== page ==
OSMAN HAMDI BEY’S DREAM: ISTANBUL ARCHEOLOGY MUSEUMWhen Osman Hamdi Bey was attended as the director of the Ottoman Imperial Museum by Sultan Abdulhamit II, on September 4, 1881, Sunday, the history of Turkish museology had irreversibly changed. That’s why, it is impossible to talk about Istanbul Archeology Museum without mentioning Osman Hamdi Bey.
He was born in 1842, in Istanbul, as the son of Ibrahim Edhem Pasha, the grand vizier of the Ottoman Empire. His interest in fine arts led him to take painting courses from the prominent painters in Paris, where he arrived in 1857 to have law education.
One of the first actions he took, after he had been attended as the director of the Imperial Museum was to have a new law enacted that prevents the historical artifacts, found within the borders of the empire, to be taken abroad. He organized excavations in Bergama, Mount Nemrut and Lagina Hekate Temple until 1895.
As a result of the excavations he held between 1887 and 1888, in Sidon, an ancient town located in today’s Lebanon, he reached to Necropolis of Sidon and turned back to Istanbul with many sarcophaguses, the most important of which was the world-renowned Alexander Sarcophagus. When there occurred a need for a space to exhibit the artifacts found in all the excavations, Osman Hamdi Bey asked Alexander Vallaury, an Istanbul-born French architect, to design a museum building.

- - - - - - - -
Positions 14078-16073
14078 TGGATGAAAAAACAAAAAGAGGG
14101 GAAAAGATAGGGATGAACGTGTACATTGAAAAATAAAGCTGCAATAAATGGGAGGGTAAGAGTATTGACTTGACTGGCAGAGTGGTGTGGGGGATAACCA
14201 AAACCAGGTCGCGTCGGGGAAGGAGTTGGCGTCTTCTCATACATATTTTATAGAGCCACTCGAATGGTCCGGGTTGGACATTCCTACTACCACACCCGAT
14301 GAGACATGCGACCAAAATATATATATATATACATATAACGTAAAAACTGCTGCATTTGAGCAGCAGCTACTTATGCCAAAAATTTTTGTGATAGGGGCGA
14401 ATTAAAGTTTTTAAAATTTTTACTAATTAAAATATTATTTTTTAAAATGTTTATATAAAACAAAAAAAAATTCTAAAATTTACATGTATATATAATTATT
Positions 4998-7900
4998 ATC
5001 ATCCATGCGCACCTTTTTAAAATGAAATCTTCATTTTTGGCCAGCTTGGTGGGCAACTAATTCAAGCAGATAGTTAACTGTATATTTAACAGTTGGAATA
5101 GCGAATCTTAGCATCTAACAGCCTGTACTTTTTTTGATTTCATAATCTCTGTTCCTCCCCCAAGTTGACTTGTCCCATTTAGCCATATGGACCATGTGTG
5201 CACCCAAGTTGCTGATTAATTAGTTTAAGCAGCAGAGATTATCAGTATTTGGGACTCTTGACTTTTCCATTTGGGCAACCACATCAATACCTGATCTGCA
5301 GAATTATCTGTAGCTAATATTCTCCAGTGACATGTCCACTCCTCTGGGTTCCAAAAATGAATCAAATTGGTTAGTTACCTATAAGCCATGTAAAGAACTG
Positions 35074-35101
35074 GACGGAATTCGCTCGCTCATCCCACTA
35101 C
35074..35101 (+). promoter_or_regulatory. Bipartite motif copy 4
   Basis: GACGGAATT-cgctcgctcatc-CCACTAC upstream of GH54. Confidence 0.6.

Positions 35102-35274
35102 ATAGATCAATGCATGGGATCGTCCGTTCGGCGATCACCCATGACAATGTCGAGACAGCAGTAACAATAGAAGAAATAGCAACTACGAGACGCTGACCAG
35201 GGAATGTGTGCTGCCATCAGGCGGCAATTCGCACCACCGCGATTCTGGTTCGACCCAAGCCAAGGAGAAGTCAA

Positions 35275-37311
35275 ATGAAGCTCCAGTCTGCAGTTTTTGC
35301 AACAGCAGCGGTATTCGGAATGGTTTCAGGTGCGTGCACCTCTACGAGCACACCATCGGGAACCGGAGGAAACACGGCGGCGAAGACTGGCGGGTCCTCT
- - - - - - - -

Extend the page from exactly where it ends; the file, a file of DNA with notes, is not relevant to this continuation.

Istanbul Archeology Museum, which is one of the most beautiful examples of neo-classical architecture in Istanbul, was opened on June 13, 1891, Monday. The building itself is one of the few constructions in the world, which was designed as a museum in the first place. Today, in the garden, where Istanbul Archeology Museum is located, also stand the Museum of the Ancient Orient and the Tiled Kiosk Museum.
At the entrance floor of the Istanbul Archeology Museum, it is possible to see ancient sculptures from the Archaic Period to the Roman era, as well as such famous sarcophaguses as Alexander, Crying Women and Tabnit. Also, on the other floors and parts of the museum there are sections dedicated to different periods and places: "Surrounding Cultures of İstanbul", "Thrace-Bithynia and Byzantium", "İstanbul Through the Ages", "Anatolia and Troy Through the Ages", "Surrounding Cultures of Anatolia: Artifacts from Syria, Palestine and Cyprus". The museum is open every day, between 09.00 and 19.00.